agreement for New Karolinska Hospital.

We assess Region of Stockholm on a consolidated basis, including transport 
company AB Storstockholms Lokaltrafik. As such, the company's liabilities and 
performance are included in our debt and budgetary performance analyses. This 
leads us to assume that the major contingent liability the region is facing is 
the potential future losses and recapitalization that could arise in relation 
to ongoing financial leases, which we view as overall contained.

Region of Stockholm enjoys exceptionally strong liquidity, in our opinion, 
reflecting its reliable access to external liquidity and funding in the coming 
years, as well as its comprehensive committed bank facilities. In February 
2019, cash and committed facilities accounted for 225% of debt service for the 
ensuing 12 months, and we expect cash balances will average Swedish krona 
(SEK) 1 billion (about €90.6 million) over the next 12 months. We also take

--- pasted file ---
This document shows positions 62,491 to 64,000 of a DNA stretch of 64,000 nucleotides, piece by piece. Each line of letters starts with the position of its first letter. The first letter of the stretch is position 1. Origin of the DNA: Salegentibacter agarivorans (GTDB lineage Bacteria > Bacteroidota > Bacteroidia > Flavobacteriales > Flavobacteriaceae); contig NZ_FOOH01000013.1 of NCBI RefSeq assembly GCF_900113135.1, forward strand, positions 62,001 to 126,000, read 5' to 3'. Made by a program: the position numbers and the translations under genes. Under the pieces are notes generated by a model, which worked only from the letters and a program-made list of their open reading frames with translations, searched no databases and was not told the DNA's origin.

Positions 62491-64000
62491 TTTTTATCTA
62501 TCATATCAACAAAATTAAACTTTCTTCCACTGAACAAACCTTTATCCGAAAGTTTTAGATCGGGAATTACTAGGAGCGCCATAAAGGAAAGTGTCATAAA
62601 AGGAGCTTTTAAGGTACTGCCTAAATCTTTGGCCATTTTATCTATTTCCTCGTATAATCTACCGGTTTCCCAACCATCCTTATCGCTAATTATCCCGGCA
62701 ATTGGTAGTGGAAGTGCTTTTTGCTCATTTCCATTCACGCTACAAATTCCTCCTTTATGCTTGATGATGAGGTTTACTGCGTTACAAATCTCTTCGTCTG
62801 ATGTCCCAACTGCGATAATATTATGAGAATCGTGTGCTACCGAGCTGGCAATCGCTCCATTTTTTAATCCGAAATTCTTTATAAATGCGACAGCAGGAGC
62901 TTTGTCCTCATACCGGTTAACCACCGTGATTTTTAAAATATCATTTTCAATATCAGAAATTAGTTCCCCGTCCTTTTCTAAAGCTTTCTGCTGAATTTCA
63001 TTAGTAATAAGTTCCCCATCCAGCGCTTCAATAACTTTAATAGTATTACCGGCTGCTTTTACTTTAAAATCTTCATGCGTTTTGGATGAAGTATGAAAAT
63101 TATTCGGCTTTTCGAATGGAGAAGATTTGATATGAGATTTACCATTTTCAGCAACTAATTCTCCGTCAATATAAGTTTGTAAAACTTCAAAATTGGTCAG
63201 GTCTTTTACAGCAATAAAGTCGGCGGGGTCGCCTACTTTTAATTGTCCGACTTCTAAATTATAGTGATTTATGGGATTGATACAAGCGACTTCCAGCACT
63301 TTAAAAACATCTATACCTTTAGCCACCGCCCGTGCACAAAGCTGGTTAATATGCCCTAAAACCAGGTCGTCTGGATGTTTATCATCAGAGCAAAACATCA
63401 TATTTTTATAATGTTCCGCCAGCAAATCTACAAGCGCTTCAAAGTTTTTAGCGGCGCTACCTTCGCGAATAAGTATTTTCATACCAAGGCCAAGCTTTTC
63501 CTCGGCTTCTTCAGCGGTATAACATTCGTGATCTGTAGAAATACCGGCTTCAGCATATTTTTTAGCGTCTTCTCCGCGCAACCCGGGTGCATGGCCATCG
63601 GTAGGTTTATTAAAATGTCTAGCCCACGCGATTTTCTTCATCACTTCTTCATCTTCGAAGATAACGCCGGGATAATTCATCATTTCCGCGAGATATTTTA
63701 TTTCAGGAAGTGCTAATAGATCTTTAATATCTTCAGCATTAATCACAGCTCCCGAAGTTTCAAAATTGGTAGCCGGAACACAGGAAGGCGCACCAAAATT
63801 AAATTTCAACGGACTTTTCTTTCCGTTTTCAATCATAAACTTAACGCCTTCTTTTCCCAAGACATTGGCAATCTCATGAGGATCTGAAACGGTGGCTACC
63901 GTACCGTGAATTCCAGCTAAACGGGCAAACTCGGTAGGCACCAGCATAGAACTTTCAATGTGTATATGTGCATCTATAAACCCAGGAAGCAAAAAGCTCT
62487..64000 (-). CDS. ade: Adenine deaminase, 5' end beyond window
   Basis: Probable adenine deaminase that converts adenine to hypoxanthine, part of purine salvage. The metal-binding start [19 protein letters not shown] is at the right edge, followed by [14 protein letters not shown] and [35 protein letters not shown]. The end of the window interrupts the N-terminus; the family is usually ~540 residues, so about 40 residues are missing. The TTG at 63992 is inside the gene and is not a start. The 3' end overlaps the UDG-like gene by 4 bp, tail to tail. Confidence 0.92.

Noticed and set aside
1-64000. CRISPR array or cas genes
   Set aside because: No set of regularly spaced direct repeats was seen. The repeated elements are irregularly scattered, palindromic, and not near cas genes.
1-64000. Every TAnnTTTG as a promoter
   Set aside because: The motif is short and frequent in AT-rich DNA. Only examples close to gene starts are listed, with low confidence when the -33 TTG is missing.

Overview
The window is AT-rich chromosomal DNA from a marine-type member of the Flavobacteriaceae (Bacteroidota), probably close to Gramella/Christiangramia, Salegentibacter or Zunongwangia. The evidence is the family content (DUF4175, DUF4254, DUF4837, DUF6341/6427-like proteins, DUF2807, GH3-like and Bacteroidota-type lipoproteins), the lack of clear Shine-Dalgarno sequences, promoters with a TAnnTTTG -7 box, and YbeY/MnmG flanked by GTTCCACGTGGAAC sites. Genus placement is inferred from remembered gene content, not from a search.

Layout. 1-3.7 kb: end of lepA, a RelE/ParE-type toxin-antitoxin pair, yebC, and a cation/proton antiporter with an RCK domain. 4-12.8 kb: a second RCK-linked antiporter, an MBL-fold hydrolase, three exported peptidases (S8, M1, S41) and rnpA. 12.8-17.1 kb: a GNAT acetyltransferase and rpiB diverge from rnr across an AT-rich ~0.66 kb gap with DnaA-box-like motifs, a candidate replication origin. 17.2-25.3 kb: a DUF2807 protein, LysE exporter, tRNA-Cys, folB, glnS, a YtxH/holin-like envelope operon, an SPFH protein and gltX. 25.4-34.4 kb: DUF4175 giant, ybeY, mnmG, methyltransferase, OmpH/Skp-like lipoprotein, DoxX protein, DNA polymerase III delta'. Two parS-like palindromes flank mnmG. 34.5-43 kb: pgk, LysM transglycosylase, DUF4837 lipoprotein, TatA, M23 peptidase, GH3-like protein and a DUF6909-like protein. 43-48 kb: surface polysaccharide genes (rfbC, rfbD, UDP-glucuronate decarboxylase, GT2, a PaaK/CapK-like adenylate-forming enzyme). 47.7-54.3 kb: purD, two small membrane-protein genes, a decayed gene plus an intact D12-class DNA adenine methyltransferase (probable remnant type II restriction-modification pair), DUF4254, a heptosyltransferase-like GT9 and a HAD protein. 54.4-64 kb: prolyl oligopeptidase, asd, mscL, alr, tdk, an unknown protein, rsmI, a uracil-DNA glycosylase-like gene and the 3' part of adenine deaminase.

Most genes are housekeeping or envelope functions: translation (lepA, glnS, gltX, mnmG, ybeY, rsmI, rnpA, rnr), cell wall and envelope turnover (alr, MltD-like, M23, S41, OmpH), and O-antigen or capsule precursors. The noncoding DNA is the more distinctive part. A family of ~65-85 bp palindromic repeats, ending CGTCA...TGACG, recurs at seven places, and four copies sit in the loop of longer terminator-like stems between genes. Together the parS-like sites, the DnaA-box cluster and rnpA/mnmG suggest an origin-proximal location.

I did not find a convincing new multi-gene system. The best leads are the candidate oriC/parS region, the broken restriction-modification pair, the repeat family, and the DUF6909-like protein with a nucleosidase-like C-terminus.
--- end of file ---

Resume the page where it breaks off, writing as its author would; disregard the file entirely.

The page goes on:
into account a committed bank line of SEK4 billion and a checking account 
containing SEK3 billion. Furthermore, the region has loan agreements with the 
European Investment Bank (EIB) linked to specific infrastructure investment 
plans. We include as a liquidity source SEK3.5 billion available under the EIB 

Region of Stockholm has a range of funding alternatives, which reduces 
refinancing risk. Funding is largely acquired through a €4 billion euro 
medium-term note program. The region also has a SEK5 billion commercial paper 
program. Overall, we consider the region's debt management prudent and our 
base-case assumption is that the region will maintain the long-term nature of 
its loan portfolio and that its liquidity will remain exceptionally strong 
over 2019-2021.